More Than 20 Companies Show Support for Adobe ‘Strobe’

At the 2009 Streaming Media East Conference in the U.S., Adobe Systems announced that global media companies, content delivery networks (CDNs), publishers and advertising networks are embracing Adobe’s open framework for building custom media players. Code-named “Strobe”, the new framework will help establish an industry standard for media players and will offer production-ready components to streamline the development process, reducing the time content publishers spend creating playback technologies.

Strobe will incorporate media player features found in Adobe® Flash® Media Server 3.5 software, including Dynamic Streaming to help ensure a high-quality, uninterrupted video viewing experience as network conditions change. Also included will be DVR functionality to pause and seek within live video, HTTP progressive delivery support and pluggable support for multiple content delivery networks.

With an open framework, developers can use Strobe software components to add rich functionality such as advertising, user measurement tracking and social network integration – without having to code the functionality directly into the media player. Strobe’s architectural design provides an extensible platform that enables developers to use only the parts of the framework they need and assemble plug-and-play software components, from Adobe and third-party providers.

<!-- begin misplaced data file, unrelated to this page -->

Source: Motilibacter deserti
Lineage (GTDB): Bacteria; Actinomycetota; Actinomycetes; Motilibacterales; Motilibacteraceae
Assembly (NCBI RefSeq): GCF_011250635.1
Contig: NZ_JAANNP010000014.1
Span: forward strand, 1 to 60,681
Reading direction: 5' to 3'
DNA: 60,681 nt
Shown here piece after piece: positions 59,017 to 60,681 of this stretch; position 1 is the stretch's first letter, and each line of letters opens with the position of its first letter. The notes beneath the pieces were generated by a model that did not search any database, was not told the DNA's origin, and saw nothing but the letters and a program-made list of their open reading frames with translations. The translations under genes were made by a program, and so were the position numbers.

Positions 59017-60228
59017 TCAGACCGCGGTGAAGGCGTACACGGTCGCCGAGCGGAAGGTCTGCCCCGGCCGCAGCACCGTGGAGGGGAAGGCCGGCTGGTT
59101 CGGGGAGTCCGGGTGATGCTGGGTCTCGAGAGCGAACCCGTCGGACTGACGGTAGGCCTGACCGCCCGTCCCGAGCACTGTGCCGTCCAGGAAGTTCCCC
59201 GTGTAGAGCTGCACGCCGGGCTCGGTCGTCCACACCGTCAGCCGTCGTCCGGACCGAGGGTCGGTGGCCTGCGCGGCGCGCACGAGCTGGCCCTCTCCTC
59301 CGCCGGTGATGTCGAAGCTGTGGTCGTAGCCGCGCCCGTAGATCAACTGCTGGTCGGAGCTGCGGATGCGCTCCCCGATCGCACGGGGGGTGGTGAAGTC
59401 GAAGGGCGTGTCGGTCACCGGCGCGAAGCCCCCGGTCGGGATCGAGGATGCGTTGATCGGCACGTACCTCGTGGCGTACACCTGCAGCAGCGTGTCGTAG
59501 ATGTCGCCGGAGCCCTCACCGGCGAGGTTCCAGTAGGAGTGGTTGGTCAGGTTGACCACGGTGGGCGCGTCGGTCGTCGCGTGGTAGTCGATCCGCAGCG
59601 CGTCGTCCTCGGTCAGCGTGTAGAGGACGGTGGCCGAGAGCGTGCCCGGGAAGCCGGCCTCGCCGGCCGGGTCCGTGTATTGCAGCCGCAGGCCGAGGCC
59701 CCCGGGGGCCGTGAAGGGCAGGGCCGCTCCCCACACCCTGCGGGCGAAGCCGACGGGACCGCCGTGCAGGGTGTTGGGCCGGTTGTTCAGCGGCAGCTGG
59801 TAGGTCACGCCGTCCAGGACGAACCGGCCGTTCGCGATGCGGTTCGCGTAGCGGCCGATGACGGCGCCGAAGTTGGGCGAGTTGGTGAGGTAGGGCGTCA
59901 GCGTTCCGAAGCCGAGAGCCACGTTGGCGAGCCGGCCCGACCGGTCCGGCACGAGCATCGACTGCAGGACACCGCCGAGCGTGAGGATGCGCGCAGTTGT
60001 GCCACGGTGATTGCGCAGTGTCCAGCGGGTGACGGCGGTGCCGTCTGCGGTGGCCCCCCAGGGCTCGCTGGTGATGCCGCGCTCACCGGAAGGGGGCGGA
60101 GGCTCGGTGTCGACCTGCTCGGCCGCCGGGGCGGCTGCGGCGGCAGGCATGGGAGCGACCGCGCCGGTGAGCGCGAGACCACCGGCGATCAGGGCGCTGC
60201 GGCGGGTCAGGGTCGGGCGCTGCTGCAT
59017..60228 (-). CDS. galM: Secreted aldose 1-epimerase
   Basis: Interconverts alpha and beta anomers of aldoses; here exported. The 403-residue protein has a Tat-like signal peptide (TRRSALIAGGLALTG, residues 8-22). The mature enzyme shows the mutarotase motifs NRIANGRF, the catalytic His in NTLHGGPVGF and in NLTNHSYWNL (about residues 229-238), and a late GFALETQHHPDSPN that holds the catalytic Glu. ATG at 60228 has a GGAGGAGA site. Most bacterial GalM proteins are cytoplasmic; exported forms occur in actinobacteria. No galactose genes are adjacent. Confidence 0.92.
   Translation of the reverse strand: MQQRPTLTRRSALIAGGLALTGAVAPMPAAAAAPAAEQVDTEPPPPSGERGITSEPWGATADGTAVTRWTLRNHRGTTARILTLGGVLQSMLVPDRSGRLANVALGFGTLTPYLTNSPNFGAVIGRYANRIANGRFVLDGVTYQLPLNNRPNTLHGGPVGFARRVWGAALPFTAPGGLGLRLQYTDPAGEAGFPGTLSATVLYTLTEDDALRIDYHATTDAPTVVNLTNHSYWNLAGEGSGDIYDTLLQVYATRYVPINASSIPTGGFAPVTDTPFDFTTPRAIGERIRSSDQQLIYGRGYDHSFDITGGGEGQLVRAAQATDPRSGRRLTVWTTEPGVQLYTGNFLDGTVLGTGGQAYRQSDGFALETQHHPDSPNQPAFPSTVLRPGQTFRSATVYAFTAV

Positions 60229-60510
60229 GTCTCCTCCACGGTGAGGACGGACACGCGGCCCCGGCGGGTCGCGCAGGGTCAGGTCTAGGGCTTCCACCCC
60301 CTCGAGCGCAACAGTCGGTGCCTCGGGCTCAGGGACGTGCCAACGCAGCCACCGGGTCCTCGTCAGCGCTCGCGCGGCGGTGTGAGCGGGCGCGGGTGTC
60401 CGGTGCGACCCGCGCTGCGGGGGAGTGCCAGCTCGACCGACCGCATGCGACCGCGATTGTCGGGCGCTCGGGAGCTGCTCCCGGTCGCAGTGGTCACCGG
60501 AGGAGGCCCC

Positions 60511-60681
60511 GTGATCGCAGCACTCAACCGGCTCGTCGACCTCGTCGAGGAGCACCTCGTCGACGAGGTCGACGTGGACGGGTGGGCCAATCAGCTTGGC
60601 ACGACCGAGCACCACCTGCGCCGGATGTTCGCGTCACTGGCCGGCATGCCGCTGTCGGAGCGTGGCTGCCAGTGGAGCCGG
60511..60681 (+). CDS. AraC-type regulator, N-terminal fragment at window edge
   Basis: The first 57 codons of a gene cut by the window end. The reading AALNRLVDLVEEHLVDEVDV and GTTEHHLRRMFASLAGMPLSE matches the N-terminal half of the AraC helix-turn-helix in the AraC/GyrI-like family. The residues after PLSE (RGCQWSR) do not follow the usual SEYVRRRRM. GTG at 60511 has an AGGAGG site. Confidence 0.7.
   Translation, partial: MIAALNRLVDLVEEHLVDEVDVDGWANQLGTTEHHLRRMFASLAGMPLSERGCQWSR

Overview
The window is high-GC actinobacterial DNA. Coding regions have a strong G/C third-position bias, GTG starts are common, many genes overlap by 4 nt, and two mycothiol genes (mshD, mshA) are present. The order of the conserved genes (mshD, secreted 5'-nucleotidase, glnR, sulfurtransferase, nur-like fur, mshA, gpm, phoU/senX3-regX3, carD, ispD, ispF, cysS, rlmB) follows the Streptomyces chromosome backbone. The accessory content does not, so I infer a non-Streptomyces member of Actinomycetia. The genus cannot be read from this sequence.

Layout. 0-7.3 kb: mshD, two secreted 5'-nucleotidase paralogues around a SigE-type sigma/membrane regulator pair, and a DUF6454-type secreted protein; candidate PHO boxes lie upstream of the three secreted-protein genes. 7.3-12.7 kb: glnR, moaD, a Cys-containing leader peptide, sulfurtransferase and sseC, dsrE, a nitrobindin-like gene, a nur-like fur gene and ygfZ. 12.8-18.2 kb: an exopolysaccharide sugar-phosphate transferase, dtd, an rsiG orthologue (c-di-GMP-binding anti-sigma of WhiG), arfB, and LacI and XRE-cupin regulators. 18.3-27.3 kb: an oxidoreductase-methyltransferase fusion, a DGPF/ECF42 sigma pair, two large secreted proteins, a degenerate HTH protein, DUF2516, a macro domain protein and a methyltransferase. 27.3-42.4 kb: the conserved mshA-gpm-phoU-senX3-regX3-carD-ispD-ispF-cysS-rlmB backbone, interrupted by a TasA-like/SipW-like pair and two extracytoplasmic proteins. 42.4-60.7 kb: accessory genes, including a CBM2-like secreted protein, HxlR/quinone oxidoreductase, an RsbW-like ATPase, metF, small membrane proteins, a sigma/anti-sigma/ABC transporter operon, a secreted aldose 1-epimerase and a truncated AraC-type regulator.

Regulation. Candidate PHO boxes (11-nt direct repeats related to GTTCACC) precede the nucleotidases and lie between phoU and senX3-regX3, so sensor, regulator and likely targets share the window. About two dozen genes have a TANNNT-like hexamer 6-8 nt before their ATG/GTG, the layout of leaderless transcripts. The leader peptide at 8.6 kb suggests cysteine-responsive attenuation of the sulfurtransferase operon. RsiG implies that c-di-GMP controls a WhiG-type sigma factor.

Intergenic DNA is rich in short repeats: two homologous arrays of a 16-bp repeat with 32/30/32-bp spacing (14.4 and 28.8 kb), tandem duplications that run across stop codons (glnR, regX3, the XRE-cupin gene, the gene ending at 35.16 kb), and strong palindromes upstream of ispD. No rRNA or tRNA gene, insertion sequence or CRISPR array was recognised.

Strobe further broadens the reach and capabilities of the Adobe Flash Platform, the No. 1 technology for video on the Web. According to comScore, approximately 80 percent of online videos viewed worldwide are delivered using Adobe Flash technology. Adobe Flash Player software – already installed on 98 percent of Internet‐connected desktops – gives viewers access to rich content without having to download additional software. By providing an open framework for media players based on the Adobe Flash Platform, content owners can be sure that programming will reach the largest possible online audience as they bring their Strobe-based video players to market.

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